Reflections – Empathy

Our reflections of the empathy phase.

The empathy phase was an exciting start to our project. We had many thoughts and feelings, and experienced that the data we gathered “proved” us very wrong in many of our beliefs.

We started out thinking that students have very small budgets, and wondered what we could do to help them. However we were not sure if there was anything that could be done, because it was not like we could help them gaining more money.

Through our expert interview and cultural probes we found a very different result. We could clearly see that even though the students budgets are small, the students are not making smart choices, and waste money on many things such as: take-out food and shopping. We could clearly see from the data we gathered that students weren’t very conscious with regards to their budgeting and saving, and we wanted to help find a solution for this.

We could see that there was a problem present, and with every problem there is a solution. We just had to find it.

 

Cultural Probe

Our Cultural Probes

The goal of our cultural probes was to be able to get better insight in what kind of budget students in higher education in Norway have. The users of our probes are students, as earlier mentioned. We wanted to be able to see if there is something that could be done in helping these students managing their budgets, or if there was a need for more or better information regarding the topic.

We thought our probes could help us with this by giving us a first-hand look at their budgets, and how they’re managing it. It would also give us information in their habits, such as how many times they take a taxi or go to the cinema. We wanted to see if there is help needed in managing their budgets, or if they are managing fine with this on their own.

We made three cultural probes. The first probe was two different boxes, and some sticky notes. The goal here was to write down their last buys and put them in the different boxes. One box for necessary buys and one box for unnecessary buys.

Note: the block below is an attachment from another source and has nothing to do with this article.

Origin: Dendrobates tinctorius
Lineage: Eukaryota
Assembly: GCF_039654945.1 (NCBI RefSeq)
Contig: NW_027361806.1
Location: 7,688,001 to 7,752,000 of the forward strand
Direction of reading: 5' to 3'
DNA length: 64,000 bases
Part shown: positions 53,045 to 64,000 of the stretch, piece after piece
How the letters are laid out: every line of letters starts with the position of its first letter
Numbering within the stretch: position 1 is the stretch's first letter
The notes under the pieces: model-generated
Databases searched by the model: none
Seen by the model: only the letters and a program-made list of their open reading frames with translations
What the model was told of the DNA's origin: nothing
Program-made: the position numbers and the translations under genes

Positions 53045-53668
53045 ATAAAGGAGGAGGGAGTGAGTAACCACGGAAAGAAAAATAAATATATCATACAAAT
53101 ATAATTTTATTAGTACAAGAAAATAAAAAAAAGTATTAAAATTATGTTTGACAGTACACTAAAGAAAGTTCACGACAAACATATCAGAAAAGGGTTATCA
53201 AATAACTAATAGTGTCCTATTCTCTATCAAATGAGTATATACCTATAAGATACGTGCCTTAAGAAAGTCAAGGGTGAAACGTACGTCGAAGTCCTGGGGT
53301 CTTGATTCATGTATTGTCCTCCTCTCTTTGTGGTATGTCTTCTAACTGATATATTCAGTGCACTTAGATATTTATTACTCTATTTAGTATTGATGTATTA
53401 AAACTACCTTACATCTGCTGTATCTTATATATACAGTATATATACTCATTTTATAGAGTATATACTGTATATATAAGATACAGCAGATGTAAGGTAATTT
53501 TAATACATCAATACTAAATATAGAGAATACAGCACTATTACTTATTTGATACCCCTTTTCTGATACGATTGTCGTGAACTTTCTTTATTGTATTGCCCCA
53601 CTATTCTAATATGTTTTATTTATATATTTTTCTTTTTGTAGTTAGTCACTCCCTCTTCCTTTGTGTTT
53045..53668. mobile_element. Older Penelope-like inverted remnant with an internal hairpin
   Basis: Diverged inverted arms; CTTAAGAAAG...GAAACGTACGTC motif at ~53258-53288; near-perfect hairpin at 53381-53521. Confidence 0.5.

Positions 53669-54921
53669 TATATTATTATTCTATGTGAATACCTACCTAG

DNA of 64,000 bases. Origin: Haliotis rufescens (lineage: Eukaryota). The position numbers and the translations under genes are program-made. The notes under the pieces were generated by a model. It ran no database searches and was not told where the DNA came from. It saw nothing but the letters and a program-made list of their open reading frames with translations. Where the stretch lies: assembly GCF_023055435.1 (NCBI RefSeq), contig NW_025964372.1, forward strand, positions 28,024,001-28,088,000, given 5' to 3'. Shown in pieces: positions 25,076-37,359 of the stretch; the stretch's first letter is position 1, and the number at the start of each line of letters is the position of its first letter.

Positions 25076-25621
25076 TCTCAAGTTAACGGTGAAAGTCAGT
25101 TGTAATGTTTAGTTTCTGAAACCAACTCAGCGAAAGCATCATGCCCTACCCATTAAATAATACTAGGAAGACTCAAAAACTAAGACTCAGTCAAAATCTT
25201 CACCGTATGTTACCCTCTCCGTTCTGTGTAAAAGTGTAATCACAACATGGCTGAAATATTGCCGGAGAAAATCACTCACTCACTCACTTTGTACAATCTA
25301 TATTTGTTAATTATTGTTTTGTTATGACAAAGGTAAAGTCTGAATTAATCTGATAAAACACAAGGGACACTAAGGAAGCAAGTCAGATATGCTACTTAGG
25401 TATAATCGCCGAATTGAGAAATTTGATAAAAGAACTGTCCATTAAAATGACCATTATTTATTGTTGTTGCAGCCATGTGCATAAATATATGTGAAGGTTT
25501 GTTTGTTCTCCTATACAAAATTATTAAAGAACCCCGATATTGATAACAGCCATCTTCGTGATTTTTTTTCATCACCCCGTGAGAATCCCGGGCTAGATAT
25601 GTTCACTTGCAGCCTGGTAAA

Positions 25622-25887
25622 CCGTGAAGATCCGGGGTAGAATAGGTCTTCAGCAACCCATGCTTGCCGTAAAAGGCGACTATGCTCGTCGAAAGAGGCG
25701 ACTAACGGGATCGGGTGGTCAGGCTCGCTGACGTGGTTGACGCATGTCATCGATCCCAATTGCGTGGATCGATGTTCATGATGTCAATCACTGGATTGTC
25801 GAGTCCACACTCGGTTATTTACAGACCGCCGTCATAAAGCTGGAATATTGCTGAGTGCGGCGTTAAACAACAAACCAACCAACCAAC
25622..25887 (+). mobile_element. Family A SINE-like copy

The second probe was a tracker, with the goal of crossing off for how many times they for example, go to a restaurant, go to the movies, take a taxi or go shopping. They would then have to put a sticker with either a happy face, or a sad face, depending on how good the activity was. Could it be avoided? Or was it necessary?

The third and final probe was a cardboard “phone”. Here the user is supposed to take a picture of something they want, but cannot afford. They were supposed to send a picture of this to one of our phone numbers. The goal here is to be able to see if their goal is realistic, or achievable with a better managed budget. We want to know if we can make a solution to help them with this.

The results from our probes shows that many students actually need help in managing their budgets, and it might not be that they just don’t have enough money, but that they actually don’t know how to manage them. We saw that a correlation between the students, that many of them go to the store almost every day, instead of just buying groceries for the entire week. Several of them also use a lot of money on small buys, such as take-out and shopping. We have seen earlier in our expert interviews that information from the right instances, such as banks, do not reach the students. There are many helpful services out there, but the students don’t know about these, and therefore do not have the opportunity to get guidance from them. Could the students manage their budgets better, with more guidance and/or information?